I’m all in favor of petitions and protests calling attention to China’s deplorable detention of dissident artist Ai Weiwei. But international pressure by concerned citizens isn’t going to win his release. As with jailed Nobel Peace Prize winner Liu Xiaobo, the Chinese government strongly decries foreign intervention on behalf of those who are officially regarded as “criminals.”
The only pressure that might have some real impact is forceful action (not merely statements) by national governments at the highest level. The key quote in author Salman Rushdie‘s Op-Ed piece in today’s NY Times is this:
The disappearance [of Ai] is made worse by reports [my link, not Rushdie’s] that Mr. Ai has started to “confess.” His release is a matter of extreme urgency and the governments of the free world have a clear duty in this matter [emphasis added].
Some German officials, at least, seems to take this duty seriously. Dpa (Deutsche Presse-Agentur) today reports:
Various German politicians have condemned his disappearance in public and in letters to the Chinese authorities, while others have called for the prestigious exhibition of German art in the Beijing National Museum to be closed.
A debate over what to do will be held on April 26, with politicians and culture administrators taking part. The German Cultural Council has already called for the exhibition to be reconsidered.
What’s more, Berlin’s University of the Arts today offered a guest professorship to Ai. As I’ve previously stated (scroll down), the U.S. should offer asylum to Ai and his family.
I may have been the first journalist to point out the stark contrast between Ai’s detention and the humanistic subtext of works in the current Art of Enlightenment megashow of loans from three German museums to Beijing’s National Museum of China.
Now the International Herald Tribune has published Didi Kirsten Tatlow‘s article, which states:
The German organizers of the show, “The Art of the Enlightenment,” savored the irony [of the disconnect between Ai’s plight and the message embodied in the art]. “This is why the exhibition is so important: Precisely because of this,” said Martin Roth, director of the Staatliche Kunstsammlungen Dresden, referring to the tension.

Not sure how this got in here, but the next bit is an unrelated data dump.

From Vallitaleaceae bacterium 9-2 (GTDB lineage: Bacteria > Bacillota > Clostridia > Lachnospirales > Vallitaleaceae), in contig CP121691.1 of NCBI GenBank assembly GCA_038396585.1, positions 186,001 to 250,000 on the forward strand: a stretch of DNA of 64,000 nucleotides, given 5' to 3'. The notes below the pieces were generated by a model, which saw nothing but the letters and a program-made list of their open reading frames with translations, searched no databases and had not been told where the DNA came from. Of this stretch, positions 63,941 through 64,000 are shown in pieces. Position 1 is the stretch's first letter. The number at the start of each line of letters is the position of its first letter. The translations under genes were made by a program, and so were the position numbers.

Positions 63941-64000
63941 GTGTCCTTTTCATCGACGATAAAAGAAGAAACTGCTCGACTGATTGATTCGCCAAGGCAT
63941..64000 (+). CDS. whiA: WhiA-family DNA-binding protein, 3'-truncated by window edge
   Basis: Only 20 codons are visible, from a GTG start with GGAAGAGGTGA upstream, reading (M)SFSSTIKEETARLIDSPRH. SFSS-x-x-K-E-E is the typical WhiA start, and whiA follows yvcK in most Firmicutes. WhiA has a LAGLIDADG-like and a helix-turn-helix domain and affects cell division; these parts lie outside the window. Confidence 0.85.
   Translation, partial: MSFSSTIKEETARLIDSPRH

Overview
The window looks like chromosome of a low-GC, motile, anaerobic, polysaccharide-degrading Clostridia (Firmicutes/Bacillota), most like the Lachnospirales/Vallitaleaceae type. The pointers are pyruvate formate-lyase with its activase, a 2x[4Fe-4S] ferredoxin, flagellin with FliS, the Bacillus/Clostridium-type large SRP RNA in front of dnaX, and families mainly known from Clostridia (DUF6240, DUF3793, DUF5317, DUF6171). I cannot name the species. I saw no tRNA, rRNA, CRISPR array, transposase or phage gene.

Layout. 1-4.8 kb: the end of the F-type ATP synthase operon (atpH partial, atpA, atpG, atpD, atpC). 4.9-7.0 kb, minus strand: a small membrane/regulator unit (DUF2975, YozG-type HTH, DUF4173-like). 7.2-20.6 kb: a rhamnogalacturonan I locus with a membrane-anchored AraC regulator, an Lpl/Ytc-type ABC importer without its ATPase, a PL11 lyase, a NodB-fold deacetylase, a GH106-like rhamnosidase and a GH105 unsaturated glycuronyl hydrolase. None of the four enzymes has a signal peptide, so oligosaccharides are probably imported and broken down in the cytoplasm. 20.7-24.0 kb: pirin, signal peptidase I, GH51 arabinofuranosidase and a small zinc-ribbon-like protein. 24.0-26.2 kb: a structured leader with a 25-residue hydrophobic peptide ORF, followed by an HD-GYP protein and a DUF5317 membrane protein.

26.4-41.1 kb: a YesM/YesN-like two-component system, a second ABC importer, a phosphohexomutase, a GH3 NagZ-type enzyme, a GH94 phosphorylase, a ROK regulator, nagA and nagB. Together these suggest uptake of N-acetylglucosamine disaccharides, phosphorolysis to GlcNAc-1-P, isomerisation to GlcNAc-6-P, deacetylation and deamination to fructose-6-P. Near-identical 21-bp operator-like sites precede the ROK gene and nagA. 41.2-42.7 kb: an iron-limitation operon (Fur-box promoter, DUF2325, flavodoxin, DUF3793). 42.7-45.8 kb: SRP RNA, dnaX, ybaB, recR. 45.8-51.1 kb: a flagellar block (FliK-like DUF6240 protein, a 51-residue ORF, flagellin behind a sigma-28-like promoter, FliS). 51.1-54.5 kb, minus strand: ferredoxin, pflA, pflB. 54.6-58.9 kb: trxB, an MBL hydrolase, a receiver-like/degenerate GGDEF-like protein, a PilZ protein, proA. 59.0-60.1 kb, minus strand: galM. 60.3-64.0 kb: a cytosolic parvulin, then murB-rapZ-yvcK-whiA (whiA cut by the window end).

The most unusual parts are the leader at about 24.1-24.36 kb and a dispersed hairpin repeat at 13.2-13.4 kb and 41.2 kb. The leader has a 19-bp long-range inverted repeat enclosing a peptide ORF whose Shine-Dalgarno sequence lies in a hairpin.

“Great, isn’t it?” said Michael Eissenhauer, director of the Staatliche Museen zu Berlin, of the show’s arrival at this moment in China’s history.
Actually, Michael, it’s not so great. Eissenhauer had previously told the NY Times:
It’s an art exhibit and not a political show.
That means themes of individuality or rights will be alluded to in
paintings or furniture but not explicitly discussed.
It’s time for cultural institutions to stop allowing totalitarian regimes to edit informed scholarship to conform with the party line (which also happened, I have argued, on the Metropolitan Museum’s home turf, with its recent Yuan Dynasty show). If curators can’t exercise appropriate control over the interpretation of their exhibitions—in catalogues, multimedia and wall text—they should decline to debase their expertise and withdraw from the project.
Speaking of attacks on free expression, the online petition calling for Ai’s release was recently hacked by someone operating from a Chinese Internet address. It was shut down, Mark Lee of Bloomberg reported earlier today. However, the petition appears to be back up and very much running—some 94,700 signatories and still counting, at this writing. You must sign it! (I did.)
In another bit of “good” news, Tania Branigan of the British Guardian (who has been doing a heroic job of pursuing this story from Beijing) reports that Ai’s lawyer “has re-emerged after a five-day disappearance, which began shortly after he posted a microblog message saying he was being followed.
Liu Xiaoyuan tweeted to say he was back in Beijing and told the Guardian he was fine but did not want to give any more details of what had happened.”
A vow of silence must have been extracted. Or maybe lawyer Liu simply knows what’s good for him (and, we can only hope, also for Ai).